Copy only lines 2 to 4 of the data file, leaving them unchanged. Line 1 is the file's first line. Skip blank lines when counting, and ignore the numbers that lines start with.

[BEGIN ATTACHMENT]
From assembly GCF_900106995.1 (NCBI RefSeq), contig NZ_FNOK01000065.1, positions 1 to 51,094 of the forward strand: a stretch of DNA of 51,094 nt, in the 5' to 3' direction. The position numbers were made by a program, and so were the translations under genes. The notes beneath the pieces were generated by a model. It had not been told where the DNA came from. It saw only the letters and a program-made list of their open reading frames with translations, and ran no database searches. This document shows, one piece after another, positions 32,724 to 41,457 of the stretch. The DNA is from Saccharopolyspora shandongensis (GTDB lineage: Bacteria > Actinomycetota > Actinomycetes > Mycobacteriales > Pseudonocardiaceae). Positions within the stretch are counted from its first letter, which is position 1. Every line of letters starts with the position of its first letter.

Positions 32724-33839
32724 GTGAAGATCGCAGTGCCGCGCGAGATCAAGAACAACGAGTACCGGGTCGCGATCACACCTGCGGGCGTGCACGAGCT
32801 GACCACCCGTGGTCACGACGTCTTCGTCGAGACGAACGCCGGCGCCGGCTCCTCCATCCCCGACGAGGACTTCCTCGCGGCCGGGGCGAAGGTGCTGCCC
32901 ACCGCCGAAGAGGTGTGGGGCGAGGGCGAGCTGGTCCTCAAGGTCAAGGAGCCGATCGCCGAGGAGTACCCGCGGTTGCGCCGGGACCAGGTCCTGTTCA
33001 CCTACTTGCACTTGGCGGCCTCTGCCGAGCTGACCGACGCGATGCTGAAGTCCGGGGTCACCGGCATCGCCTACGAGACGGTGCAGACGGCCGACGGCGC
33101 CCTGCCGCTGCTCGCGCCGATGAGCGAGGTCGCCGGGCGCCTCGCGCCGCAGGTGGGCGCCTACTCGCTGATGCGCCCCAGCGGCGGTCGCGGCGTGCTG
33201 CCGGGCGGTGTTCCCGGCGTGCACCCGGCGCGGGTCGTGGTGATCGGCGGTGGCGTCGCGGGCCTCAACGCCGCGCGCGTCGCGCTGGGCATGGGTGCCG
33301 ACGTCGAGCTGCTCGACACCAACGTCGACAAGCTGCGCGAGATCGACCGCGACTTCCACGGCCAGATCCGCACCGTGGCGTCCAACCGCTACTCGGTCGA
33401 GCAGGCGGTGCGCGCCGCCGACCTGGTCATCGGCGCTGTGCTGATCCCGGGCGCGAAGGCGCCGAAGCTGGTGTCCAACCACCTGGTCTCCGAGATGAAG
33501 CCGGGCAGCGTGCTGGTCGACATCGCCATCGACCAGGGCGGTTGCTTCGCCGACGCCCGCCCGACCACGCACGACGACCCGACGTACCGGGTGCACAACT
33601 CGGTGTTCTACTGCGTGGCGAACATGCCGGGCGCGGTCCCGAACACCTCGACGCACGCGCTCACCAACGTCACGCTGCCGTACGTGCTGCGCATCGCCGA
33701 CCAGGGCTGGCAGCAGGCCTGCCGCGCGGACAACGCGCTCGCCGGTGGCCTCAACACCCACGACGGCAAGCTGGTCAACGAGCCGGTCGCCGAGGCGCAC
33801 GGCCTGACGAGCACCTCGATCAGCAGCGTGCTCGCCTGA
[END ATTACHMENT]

Positions 32724-33839
32724 GTGAAGATCGCAGTGCCGCGCGAGATCAAGAACAACGAGTACCGGGTCGCGATCACACCTGCGGGCGTGCACGAGCT
32801 GACCACCCGTGGTCACGACGTCTTCGTCGAGACGAACGCCGGCGCCGGCTCCTCCATCCCCGACGAGGACTTCCTCGCGGCCGGGGCGAAGGTGCTGCCC